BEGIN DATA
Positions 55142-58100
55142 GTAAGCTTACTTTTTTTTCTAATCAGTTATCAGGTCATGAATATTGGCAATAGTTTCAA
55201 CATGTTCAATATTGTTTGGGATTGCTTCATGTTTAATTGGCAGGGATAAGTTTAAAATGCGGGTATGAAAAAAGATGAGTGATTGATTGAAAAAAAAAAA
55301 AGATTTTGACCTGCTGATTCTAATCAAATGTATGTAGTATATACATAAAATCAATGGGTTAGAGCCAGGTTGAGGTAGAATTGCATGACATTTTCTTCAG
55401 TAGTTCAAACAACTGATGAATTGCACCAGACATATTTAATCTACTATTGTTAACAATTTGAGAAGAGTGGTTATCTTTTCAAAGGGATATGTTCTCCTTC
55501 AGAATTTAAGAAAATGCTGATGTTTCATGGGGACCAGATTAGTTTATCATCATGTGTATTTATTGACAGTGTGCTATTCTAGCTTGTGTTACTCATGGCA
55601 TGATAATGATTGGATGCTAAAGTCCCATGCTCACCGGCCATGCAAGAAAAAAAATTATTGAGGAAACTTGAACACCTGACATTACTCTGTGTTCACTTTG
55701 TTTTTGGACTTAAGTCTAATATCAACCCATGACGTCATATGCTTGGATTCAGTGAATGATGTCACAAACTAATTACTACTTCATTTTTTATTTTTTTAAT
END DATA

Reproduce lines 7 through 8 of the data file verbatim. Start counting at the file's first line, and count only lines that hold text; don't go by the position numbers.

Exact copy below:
55601 TGATAATGATTGGATGCTAAAGTCCCATGCTCACCGGCCATGCAAGAAAAAAAATTATTGAGGAAACTTGAACACCTGACATTACTCTGTGTTCACTTTG
55701 TTTTTGGACTTAAGTCTAATATCAACCCATGACGTCATATGCTTGGATTCAGTGAATGATGTCACAAACTAATTACTACTTCATTTTTTATTTTTTTAAT